The Chronicle of Higher Education notes that at least one student says that she or he was erroneously accused of plagiarizing and that “professors teaching the courses say they are worried that some students are being overly zealous in hunting for plagiarism.” Koller notes that students who enroll in the courses — for which they do not receive academic credit but a certificate — must “agree to uphold an honor code” and “in the future, assignments will include reminders that all answers must be the students’ original work.”  Coursera is considering adding software that can detect plagiarism.

Plagiarism in College Students’ Writing

Having dealt with issue of plagiarism among college students in twenty years of teaching, I was not surprised to hear about the dozens of plagiarism cases reported in Coursera courses and suspect that there may be more. “Patchwork plagiarism,” in which students take a passage from here and another from there and tweak it just a bit is not at all uncommon and just too easy, and too tempting, in an internet era.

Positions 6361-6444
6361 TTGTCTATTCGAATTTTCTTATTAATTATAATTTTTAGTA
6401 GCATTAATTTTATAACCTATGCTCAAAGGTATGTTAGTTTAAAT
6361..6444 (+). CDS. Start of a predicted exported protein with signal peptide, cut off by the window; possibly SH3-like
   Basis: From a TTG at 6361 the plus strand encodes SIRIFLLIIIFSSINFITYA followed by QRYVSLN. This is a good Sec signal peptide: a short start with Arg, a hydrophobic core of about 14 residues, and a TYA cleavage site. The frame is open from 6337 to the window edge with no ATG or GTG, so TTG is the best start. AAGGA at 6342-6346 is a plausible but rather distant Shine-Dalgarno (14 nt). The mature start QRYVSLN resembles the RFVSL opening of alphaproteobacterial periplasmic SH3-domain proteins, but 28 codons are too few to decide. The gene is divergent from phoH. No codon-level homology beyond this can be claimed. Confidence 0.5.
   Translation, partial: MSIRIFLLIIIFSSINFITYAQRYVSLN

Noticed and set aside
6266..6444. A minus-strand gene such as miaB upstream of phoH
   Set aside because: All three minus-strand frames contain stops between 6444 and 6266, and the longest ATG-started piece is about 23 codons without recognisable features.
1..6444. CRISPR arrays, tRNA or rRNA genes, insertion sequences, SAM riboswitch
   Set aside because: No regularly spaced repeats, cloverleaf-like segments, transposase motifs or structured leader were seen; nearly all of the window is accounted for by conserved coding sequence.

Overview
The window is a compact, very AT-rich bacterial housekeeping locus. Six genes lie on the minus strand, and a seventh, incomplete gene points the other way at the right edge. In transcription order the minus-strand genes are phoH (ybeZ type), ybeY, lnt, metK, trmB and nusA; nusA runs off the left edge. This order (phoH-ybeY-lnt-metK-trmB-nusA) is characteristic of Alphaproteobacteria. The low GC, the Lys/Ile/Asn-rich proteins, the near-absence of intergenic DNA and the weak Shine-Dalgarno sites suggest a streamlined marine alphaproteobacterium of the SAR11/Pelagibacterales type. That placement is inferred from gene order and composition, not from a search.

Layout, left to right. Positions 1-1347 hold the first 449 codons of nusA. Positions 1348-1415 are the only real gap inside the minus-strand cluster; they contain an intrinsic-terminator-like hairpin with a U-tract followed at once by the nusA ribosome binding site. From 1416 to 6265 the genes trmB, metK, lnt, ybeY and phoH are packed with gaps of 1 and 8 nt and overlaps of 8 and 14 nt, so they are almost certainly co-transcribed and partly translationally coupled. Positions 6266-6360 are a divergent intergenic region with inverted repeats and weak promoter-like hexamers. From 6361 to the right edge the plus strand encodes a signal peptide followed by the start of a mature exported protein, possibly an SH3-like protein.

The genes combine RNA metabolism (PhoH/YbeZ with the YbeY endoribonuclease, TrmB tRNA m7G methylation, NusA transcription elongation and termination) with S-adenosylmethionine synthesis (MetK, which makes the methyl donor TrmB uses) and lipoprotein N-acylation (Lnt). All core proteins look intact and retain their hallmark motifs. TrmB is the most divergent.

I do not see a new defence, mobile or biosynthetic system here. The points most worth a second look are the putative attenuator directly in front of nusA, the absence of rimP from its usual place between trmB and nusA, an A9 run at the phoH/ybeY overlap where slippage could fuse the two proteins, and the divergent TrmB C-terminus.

The reasons my students have plagiarized are complicated. Of course they are concerned about their grades and too often a student runs out of time and cutting and pasting from websites seems preferable to submitting a late assignment, or no assignment at all. Some students genuinely struggle to write (if English is not their first language, for instance) and, panicking, turn to the cut and paste business.

I now always have students submit assignments that they write, by hand, in class.

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55 comments

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5:25AM PST on Mar 3, 2013

We've got to choose wisely

5:49PM PST on Feb 17, 2013

I teach university & require my students to submit all essays through Turnitin (the largest plagiarism-detecting service; there are others). I'd recommend the author of this article do the same & that, if MOOCs want their courses counted for university credit, they do the same. I'd also recommend it to high schools.